On Wednesday 18th June the Evidence into Practice blog had its first birthday. I’d originally intended to write something on this earlier in the week, but on Tuesday our school got a call from Ofsted …
When it started out, Evidence into Practice was intended as a resource for teachers at Turnford School who were interested in evidence-based practice and research. As such, most of the early posts were simply links to interesting pieces of research and some resources for our peer-coaching groups.
I made it publically accessible in January but didn’t have much by way of visits until @oldandrewuk and @LearningSpy ‘discovered’ it and began generously reblogging some of the articles on the Echo Chamber and mentioning the blog on Twitter. Encouraged by this positive reception I began writing longer posts – trying to summarise some of the research I’d been reading and attempting to critically appraise some of the positions within the various debates raging in the blogosphere. Since March, the blog has started to receive a few more visits. Whilst it’s hardly a popular site, it’s been gratifying to see that some of the articles have been well-received as thought-provoking and occasionally insightful.
Here are some of the posts which have generated the greatest interest over the year:
Pseudoscience in education
Can teachers stop believing in nonsense?
This was the most popular post by far. An abiding interest of mine has been to challenge some of the egregious pseudoscience which bedevils education. If teachers genuinely wish to raise the status of their profession, we need to put away these ‘childish things’. Perhaps one of the most important benefits of evidence-based practice is simply to put pay to these misconceptions. Other posts on the same theme include:
The pyramid of lies
Urban legends in education
Growth mindset: It’s not magic
I’m not against ideas of using cognitive interventions to improve children’s attitudes to learning, but I’m cautious of them. This post received the second most hits this year which perhaps indicates how ‘hot’ Dweck’s ideas are in education currently. My caution regarding these approaches is predominantly because there are genuine practical and ethical issues involved in trying to scale these interventions within the school system – ones which, in our enthusiasm to help students, I feel are often overlooked. Other posts on this topic include:
The hard problem of soft-skills
‘Killing’ with kindness and the dangers of differentiation
Everyone starts with an ‘A’: Is fear a better motivator than aspiration?
The complexity of ‘what works’
A toast to the death of pedagogy
With the implications of the changes in Ofsted finally trickling down to inspectors and school leaders, there has been a welcome debate about the relative effectiveness of different instructional strategies. This post, which made David Didau’s list of his favourite posts of the year so far, argues that with the rehabilitation of direct instruction we have a genuine opportunity to move the debate about great teaching beyond ideological dogma and towards an evidence-based professional approach. Other posts on this theme include:
The effects and impact of AfL
Great teacher talk
What can we learn from the failure of minimally guided instruction?
Does teaching style really matter?
Conflicted about cognitive conflict
Measuring the quality of teaching
What really improves teacher quality?
This post looks at the problems of applying value-added data as a way of measuring teacher quality. My concern is that, given the complexity of measuring the effectiveness of teaching, there are genuine problems in trying to use data to drive improvements in teaching. We risk accountability systems driving some rather perverse behaviour and undermining our goals if we oversimplify these arguments. Another popular post related to this topic describes the use of student surveys as a coaching tool:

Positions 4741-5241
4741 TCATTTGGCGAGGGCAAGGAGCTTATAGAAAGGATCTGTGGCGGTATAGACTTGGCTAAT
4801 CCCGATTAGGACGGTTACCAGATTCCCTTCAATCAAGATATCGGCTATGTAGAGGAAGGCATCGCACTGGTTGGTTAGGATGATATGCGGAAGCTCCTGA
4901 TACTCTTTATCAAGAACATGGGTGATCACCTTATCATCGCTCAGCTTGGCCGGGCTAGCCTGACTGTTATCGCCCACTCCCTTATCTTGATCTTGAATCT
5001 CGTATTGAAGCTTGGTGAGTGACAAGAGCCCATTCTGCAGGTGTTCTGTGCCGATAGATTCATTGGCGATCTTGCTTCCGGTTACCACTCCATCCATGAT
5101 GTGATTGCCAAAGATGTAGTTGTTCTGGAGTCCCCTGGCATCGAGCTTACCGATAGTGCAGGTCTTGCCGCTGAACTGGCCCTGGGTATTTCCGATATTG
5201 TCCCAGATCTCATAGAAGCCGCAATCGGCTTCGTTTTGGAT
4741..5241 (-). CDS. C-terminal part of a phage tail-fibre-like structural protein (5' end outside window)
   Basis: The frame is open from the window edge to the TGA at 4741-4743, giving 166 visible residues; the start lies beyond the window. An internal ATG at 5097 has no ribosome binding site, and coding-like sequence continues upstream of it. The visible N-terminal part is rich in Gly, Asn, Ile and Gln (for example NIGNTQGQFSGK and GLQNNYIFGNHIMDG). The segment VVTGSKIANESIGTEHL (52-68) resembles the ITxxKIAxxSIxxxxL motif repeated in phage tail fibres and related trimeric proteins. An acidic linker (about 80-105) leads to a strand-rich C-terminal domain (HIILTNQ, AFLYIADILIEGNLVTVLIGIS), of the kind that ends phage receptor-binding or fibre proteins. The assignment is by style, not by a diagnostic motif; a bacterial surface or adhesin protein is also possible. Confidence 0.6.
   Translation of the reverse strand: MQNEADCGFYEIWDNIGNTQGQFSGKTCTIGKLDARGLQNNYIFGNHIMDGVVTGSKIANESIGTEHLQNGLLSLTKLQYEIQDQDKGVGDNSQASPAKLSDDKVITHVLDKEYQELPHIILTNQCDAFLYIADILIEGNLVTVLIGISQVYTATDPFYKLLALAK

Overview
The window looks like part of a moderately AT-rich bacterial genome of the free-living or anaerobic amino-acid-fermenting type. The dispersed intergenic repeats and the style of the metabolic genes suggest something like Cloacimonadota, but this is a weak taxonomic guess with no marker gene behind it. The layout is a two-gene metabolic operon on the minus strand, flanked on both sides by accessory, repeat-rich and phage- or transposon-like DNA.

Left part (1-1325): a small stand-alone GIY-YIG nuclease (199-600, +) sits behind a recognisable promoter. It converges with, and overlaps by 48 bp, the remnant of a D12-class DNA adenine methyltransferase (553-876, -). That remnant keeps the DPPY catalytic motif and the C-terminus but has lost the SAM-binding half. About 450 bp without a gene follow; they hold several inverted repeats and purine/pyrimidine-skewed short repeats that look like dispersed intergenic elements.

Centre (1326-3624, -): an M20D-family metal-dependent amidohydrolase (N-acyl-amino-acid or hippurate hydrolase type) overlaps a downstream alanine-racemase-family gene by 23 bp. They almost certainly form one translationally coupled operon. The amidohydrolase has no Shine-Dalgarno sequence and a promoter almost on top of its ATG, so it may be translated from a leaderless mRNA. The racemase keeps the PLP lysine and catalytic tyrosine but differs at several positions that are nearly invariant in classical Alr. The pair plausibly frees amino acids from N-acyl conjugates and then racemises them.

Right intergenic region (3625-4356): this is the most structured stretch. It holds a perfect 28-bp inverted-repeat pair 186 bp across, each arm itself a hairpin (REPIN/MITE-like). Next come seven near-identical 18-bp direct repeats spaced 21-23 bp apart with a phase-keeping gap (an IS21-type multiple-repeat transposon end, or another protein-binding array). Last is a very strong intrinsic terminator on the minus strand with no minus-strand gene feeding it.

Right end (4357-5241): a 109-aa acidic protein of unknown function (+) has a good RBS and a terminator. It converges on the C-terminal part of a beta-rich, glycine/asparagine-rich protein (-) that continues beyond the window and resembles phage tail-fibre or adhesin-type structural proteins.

Investigating teaching using a student survey
Issues in education research
Meta-analysis in education: Some cautionary tales from other disciplines
An evidence-based profession requires high quality research to support it. Some of our research base is currently rather poor, but there’s hope that we can improve the evidence base over time with more robust studies and a shared professional understanding (and healthy scepticism) of meta-analysis. This post related some of the significant problems with meta-analysis within medicine, psychotherapy and parapsychological research. Other posts on this topic include:
An evidence based teaching profession shouldn’t deal in absolutes
The restless relationship between science and teaching
Education research could learn from climate change reporting.
Looking to the future
It’s been an interesting and rewarding experiment this year but I’d like to build up more links within and without Turnford School over the coming year. I’m hoping that we’ll start to see other teachers from Turnford posting here; adding to the range and variety of interests and opinions reflected on the blog.
I’m fantastically grateful for the many bloggers and tweeters (too many to try and name, you know who you are) who have helped publicise the blog. I’m genuinely hoping to meet a few more from the blogging and research community over this year; look out for me at ResearchEd in September!
Reblogged this on The Echo Chamber.
Thanks for your blog over the last year. I’m a relative newcomer too and my own blog has its birthday in September. You’ve written lots that I found interesting and helpful – and good to know that others share some of my ‘constructive scepticism’ as well!
Thanks for your supportive comments 🙂 Yes, it is reassuring to see that other teachers share a developed professional scepticism too – gives some hope for the future!